The Evolution from IoT to Edge: A Conversation with Shekar Ayyar
We’ve all heard it said that the pace of tech innovation gets exponentially faster every day. And one could say that edge computing is the posterchild.
First named in 19991, the internet of things (IoT) meant any device connected to the internet. Early use cases included simply checking if a device was on or off. Yet IoT was swept along with advancements in other technological systems, like cloud, machine learning, cloud-native apps and mobility. And as use cases grew in complexity, like smart cities and homes, and the number of devices proliferated, IoT became a component within a bigger picture: edge.
- The evolution from IoT to edge.
- How the pandemic and other 2020 events impact adoption and innovation.
- Edge use cases for today and tomorrow.
- The infrastructure and strategies that organizations need to make edge come to life.
A few years ago, the big buzzword was IoT. Now, it’s “edge.” How has this concept evolved over the past few years—and why?
When we started talking about IoT, it was mostly about devices and endpoint diversity. What’s happened since is that most people have recognized that the cloud world, which is the infrastructure behind this, is also changing. And it’s not just the device that was sitting at the end. It’s also the infrastructure connecting those devices to the backend infrastructure of compute, network and storage. Specifically, this is now much more distributed than originally conceived.
If you wind the clock back, we started with a private cloud infrastructure. Then, the pendulum swung to public clouds and how they’re serving customers. And now, we’re swinging the pendulum back, saying we do need compute power closer to the point of consumption. And we need these resources at many different points, not just in 25 or 30 consolidated data centers.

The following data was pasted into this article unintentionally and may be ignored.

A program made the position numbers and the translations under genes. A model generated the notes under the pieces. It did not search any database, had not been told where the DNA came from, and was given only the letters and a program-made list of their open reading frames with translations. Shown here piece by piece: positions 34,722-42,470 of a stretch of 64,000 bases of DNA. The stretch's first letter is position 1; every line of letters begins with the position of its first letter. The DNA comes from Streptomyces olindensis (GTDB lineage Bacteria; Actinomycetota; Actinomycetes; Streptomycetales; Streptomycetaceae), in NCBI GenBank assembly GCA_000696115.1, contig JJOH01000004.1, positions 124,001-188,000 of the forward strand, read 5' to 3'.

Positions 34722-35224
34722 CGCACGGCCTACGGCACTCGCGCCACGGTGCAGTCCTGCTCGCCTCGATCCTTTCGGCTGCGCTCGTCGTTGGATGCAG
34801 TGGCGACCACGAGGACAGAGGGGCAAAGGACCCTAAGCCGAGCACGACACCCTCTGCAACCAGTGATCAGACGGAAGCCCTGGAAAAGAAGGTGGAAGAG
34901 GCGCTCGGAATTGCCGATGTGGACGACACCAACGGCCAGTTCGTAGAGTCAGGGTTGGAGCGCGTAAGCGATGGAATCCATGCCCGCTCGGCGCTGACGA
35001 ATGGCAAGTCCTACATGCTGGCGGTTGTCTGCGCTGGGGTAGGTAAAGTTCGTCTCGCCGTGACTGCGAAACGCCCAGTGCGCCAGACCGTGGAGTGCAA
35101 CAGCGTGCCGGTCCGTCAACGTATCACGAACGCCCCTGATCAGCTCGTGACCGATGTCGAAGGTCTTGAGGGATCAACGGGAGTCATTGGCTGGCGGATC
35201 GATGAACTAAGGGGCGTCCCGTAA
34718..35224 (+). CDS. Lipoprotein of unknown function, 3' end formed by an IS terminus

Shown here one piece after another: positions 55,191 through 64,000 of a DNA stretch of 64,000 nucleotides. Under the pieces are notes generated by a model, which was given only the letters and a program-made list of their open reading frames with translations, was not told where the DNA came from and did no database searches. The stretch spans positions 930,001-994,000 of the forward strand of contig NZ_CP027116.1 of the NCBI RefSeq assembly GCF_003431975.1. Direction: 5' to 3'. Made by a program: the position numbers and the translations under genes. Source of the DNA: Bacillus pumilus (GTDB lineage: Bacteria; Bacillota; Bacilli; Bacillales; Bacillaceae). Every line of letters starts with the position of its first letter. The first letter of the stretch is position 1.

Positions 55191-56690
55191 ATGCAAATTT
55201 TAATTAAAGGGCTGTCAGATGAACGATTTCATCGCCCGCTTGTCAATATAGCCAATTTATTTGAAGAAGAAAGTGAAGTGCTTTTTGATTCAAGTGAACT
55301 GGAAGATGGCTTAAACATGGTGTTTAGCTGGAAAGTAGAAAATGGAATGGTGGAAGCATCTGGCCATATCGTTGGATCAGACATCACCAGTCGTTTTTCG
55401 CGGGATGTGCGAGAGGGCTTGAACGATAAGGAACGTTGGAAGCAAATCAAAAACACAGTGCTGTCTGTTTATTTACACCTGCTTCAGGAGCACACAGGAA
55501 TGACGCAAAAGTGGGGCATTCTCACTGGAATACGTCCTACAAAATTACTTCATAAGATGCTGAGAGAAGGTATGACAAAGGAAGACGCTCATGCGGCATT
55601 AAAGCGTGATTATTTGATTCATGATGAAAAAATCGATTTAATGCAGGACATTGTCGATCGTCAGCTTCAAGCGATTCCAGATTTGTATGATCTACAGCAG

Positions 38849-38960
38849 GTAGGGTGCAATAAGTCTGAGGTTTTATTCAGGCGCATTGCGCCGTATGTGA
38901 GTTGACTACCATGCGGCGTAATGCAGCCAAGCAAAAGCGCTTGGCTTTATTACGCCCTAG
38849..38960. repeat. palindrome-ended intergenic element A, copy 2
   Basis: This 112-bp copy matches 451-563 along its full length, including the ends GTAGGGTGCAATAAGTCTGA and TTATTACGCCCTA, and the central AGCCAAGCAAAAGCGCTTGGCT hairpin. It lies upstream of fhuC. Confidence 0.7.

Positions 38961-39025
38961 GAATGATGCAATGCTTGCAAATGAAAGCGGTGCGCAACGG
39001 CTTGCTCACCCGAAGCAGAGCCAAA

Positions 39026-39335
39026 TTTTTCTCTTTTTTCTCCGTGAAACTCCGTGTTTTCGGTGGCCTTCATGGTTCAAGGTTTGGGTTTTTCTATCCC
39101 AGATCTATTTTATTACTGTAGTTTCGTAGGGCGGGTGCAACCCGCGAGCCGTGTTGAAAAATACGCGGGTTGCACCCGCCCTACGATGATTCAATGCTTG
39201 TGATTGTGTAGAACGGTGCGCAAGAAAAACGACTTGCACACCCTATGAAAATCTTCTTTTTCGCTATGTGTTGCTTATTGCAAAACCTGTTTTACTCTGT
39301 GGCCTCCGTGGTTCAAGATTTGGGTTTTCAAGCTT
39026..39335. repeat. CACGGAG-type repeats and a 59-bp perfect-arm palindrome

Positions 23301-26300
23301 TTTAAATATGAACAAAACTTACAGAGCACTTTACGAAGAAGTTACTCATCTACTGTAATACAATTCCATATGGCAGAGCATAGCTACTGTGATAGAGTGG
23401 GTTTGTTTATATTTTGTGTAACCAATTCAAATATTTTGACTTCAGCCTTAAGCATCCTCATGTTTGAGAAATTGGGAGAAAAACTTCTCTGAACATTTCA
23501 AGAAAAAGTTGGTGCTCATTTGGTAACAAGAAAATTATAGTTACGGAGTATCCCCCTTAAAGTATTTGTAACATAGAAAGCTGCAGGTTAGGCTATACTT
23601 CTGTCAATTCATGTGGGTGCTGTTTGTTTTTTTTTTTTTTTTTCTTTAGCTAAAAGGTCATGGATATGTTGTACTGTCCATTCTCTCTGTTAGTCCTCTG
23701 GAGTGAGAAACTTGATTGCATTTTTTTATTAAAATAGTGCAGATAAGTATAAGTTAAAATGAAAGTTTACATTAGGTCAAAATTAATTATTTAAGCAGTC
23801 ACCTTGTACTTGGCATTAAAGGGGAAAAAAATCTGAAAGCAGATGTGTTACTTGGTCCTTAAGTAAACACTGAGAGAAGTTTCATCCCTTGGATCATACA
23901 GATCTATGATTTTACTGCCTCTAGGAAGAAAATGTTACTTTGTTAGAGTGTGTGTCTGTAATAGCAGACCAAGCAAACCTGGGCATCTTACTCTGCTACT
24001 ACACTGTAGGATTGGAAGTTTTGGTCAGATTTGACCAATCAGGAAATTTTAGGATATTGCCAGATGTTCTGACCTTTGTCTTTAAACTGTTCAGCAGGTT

So, this change is now what becomes the basis of edge computing and edge infrastructure. When combined with the diversity of devices, this combination is a lot more powerful in terms of how applications are created and consumed by both consumers and enterprise customers.
How has the pandemic and the global shift to remote accelerated interest in and adoption of edge?
Obviously, the pandemic has been a really unfortunate thing that all of us have had to deal with. But alongside that has come this notion of “remote everything.” Everybody’s operating remotely, from how they’re getting work done to interactions between customers and businesses. As a result, there’s a much greater requirement for the network to support connectivity and scale.
On the device side, people want to have immediate access to information and applications. The network is getting stretched to support things like video conferences and other apps being accessed at the same time by many people. The backend infrastructure must support that volume of activity and the bandwidth required.
Finally, there’s this characteristic around latency, which is this notion of asking for something and expecting it right now. At the end of the day, this will play into things like autonomous cars. But right now, with the situation caused by the pandemic, there are several things that we want, simple things like no time lags between audio and video in virtual conferences. Low-latency, high-performance, high-bandwidth networks are going to be required to make this work. All of this is becoming a basis for the future of edge computing architecture.
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How are organizations using edge now? And what are some of the innovative use cases for the future?